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Trends in Shift Length: Results of a Random National Survey of Police Agencies

NCJ Number
Karen L. Amendola; Meghan G. Slipka; Edwin E. Hamilton; Michael Soelberg; Kristen Koval
Date Published
December 2011
7 pages
As part of a study that compared the effects on police officers' functioning of 8-,10-, and 12-hour shifts, this national survey was conducted in order to gain an understanding of the extent to which police agencies had implemented compressed schedules (those in which there are fewer but longer days each work-week).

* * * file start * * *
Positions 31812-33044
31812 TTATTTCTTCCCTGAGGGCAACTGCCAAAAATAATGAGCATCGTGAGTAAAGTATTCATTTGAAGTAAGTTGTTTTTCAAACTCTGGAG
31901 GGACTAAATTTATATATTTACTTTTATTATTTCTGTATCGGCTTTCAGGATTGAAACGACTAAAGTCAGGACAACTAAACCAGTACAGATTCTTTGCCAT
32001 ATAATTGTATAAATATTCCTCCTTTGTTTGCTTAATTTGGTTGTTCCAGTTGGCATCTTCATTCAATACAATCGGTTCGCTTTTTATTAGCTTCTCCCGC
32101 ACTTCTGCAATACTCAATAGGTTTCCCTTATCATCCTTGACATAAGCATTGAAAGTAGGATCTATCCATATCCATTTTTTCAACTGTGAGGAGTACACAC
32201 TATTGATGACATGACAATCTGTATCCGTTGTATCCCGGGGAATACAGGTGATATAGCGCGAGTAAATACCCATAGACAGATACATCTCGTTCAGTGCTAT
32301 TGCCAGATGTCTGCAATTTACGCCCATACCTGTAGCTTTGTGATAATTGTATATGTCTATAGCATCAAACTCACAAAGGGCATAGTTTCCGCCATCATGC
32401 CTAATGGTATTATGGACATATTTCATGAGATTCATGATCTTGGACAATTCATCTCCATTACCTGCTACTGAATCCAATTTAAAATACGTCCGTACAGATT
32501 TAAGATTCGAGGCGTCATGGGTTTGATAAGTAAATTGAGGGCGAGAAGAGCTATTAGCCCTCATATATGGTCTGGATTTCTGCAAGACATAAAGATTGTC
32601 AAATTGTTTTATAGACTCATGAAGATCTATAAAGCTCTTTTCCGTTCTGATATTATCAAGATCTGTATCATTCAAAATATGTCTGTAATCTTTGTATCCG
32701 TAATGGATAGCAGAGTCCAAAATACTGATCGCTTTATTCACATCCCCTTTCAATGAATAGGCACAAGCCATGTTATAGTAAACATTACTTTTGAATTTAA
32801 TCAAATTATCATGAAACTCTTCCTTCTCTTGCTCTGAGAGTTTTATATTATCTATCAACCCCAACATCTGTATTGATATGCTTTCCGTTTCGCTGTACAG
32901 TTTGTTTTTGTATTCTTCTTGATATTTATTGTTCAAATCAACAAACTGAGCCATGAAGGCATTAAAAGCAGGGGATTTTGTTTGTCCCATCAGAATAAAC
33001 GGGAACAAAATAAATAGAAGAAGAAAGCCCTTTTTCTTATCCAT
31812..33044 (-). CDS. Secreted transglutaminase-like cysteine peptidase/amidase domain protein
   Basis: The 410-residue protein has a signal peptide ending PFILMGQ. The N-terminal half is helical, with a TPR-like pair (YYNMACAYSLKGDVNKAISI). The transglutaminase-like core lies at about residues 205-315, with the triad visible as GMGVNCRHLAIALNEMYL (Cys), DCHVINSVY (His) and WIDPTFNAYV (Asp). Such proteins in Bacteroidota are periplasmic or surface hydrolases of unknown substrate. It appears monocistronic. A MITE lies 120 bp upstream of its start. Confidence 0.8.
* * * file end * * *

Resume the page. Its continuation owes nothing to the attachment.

Although only 25 percent of a sample of 160 agencies had adopted compressed schedules (9 or more hours) in a 1983 national survey, by 2009 the current survey showed an increase to just over 70 percent. With an 86-percent response rate from 300 agencies with 50 or more sworn personnel in 2005 and a 100-percent response rate in 2009, it was clear that there was a trend away from traditional 8-hour shifts, from 40 percent of agencies down to 29 percent of agencies. The size of the agency had an influence on the shift lengths, with the largest agencies (201 or more sworn officers) opting primarily for 10-hour shifts in both 2005 and 2009 (35 percent and 33 percent, respectively). The smaller agencies (50-100 sworn personnel) had a strong, but decreasing, preference for 8-hour shifts (41 percent and 32 percent, respectively). Although small and mid-size agencies (101-200 sworn personnel) showed an increase in 12-hour shifts over the period, there was a reduction in large agencies that relied on 12-hour shifts. The percentage of agencies using a combination of shifts almost doubled over the 4-year period; and there was also a significant increase in the percentage of agencies opting for other shift lengths. The research following the survey compared the effects on officer functioning of 8-, 10-, and 12-hour shifts in two metropolitan police agencies (See NCJ-242603). Tables and references